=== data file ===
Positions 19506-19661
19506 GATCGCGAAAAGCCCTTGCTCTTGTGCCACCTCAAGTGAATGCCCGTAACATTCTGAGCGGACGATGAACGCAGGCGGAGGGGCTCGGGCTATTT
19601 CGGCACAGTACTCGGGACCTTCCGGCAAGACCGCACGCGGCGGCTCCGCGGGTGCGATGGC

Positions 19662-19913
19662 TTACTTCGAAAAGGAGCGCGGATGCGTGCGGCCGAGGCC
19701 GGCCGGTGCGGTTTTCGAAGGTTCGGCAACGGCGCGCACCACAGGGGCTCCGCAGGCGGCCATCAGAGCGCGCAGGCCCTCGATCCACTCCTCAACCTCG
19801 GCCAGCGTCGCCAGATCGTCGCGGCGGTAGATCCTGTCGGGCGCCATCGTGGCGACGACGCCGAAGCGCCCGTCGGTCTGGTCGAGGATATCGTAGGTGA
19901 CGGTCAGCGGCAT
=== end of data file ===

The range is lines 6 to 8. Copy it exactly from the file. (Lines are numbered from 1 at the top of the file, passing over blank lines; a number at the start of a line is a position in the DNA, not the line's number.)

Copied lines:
19701 GGCCGGTGCGGTTTTCGAAGGTTCGGCAACGGCGCGCACCACAGGGGCTCCGCAGGCGGCCATCAGAGCGCGCAGGCCCTCGATCCACTCCTCAACCTCG
19801 GCCAGCGTCGCCAGATCGTCGCGGCGGTAGATCCTGTCGGGCGCCATCGTGGCGACGACGCCGAAGCGCCCGTCGGTCTGGTCGAGGATATCGTAGGTGA
19901 CGGTCAGCGGCAT